Back in December I first heard about this book that was supposed to be like nothing else out there. My Dad got it for Christmas and after reading it he was in awe of the book. He texted saying, “I just finished A Higher Call, you need to read it so I bought you a copy.” I can honestly say that once I started reading I didn’t want to stop. Although I could have finished in a day I spread it out over a couple of weeks, savoring every word. A Higher Call is about a German Fighter Pilot who led a very interesting life in WWII. He tells his story of how he was fighting for the people and not the leaders. If you ever thought that all Germans were bad in that time, then you should read this book. It’s not like any other. When my friends ask me what I have been reading and I say aviation history, they always ask if any of its interesting. Although most of the books I can’t suggest because they aren’t for everyone’s taste; too many numbers, stats, and dates, I do recommend Unbroken by Laura Hillendbrand and now A Higher Call by Adam Makos.
It seems like lately less and less value is being placed on books. With more stores closing due to people purchasing online books or simply getting their information on the internet in some way, I have to wonder what the future will hold for the legacy of the story. As photographers we all face the challenge of archiving our work. A permanent legacy of what we have achieved and the stories that we spent years telling. How much history now is recorded only on computers, no longer on the pages? The one problem with digital that all who know this argument is that it requires power to keep the archive alive. That’s the flaw with digital.
I won’t argue that we are at a point where knowledge can be gained quite easily. It’s practically at our fingertips. There is still something about a physical book that is more appealing. Not that I like forests being destroyed to make them, but books are permanent as long as they are taken care of. Reading a book is not just about a story it’s a mark of accomplishment that you had the discipline to sit down and read. Maybe I’m just ranting for the sake of ranting but there is warmth in those books that isn’t there in the iPads, or Kindles, or any computer. And that’s a big part of it.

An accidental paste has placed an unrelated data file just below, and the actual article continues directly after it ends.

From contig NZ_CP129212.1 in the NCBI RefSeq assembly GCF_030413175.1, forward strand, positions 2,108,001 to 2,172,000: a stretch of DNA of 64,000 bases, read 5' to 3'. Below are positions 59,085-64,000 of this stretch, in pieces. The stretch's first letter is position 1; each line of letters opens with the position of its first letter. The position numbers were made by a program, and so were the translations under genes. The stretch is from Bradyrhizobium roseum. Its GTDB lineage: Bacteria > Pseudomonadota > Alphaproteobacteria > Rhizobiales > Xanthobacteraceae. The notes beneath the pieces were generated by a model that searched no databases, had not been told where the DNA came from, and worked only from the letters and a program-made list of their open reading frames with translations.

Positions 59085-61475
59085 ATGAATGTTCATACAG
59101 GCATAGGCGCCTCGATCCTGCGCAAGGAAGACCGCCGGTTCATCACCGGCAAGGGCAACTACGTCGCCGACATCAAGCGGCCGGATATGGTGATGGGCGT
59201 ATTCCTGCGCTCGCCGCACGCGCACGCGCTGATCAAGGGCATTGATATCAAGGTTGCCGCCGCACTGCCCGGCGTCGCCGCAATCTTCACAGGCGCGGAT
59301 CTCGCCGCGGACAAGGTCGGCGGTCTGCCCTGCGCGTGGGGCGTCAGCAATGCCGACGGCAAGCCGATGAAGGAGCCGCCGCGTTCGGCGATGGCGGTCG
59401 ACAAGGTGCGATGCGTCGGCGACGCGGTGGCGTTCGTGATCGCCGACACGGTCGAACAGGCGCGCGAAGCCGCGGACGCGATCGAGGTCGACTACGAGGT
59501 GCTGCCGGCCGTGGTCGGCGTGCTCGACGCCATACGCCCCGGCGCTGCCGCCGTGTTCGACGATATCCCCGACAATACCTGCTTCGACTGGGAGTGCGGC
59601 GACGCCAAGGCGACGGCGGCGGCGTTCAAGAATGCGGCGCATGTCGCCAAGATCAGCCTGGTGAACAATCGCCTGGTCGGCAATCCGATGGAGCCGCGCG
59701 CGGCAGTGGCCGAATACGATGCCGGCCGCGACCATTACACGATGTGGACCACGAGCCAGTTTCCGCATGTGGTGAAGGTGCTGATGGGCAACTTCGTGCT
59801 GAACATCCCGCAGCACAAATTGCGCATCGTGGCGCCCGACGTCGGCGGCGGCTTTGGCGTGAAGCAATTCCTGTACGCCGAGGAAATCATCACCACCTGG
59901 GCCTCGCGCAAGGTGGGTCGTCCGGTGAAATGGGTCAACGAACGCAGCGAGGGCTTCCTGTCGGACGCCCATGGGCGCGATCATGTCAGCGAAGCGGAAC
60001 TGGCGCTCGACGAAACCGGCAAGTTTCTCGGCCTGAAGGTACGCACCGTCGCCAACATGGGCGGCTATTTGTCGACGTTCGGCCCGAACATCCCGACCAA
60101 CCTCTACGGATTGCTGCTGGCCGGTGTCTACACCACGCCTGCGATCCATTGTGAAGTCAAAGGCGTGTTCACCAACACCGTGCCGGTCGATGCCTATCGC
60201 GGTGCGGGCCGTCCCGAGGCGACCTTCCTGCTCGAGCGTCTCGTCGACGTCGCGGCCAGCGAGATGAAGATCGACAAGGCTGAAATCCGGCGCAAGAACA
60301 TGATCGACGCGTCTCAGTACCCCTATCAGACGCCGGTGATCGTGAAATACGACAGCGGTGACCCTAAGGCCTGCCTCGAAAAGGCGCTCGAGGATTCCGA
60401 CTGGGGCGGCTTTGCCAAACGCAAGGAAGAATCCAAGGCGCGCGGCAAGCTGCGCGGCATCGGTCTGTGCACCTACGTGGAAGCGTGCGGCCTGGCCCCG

I knew since i was a little kid that my brother was smarter than me, it’s nothing personnel it’s just the way it is. I was always more into the outdoors, creative, whatever side but he was always more of the technically, understood computers and the codes behind how everything works side. When we were younger we would a play Xbox and I would always go through the main quest but he would always go through the code and make the background in the games. Well he took that knowledge and applied it the app world.
After already making a very successful and knowledgeable BTJ app for my Dad he has gone on to create the first Aviation Photography Book. The entire book is about the challenges and rewards of photographing airplanes. From the basics of camera gear and computer processing techniques to the challenges of gaining the trust of the pilots and owners to go on to do some of the coolest things ever with airplanes. If you aren’t interested in this app yet well, head to Moose’s site and see for your self. If you are intrigued then head to the Itunes store and search for either Moose Peterson, Brent Peterson or the book title Taking Flight. It’s worth your time!
For anyone out there like myself, who enjoys spending quality time reading, especially now that it’s Spring and being outside it so nice, then I have a recommendation fro you. A book that i just finished reading, Whistling Death, goes deep into the engineering factors of test piloting the F4U Corsair. It’s written by Boone Guyton, who sadly is no longer with us, and test pilot of the Corsair. It’s truly an amazing story with lots of facts, personal insights of the time and an inspiring story of how one man was so lucky. If you’re into Aviation History, or planes, or engineering then it’s a good read for you.
Well if you are like me and have a hard time figuring out good but simple things to give for the holidays then here’s an idea for you. Recently I finished reading Unbroken, by Laura Hillenbrand. Same author of Seabiscuit. The story is about a Louis Zamperini who competed in the 1936 Summer Olympic Games and then went into the US Army Flying B24’s. His plane went down over the Pacific and story of survival began. It is truly an amazing story of what he struggled through in order to survive throughout the war. Bare in mind this is not a light read it does have some truly horrific parts in it but is very much a worth while read.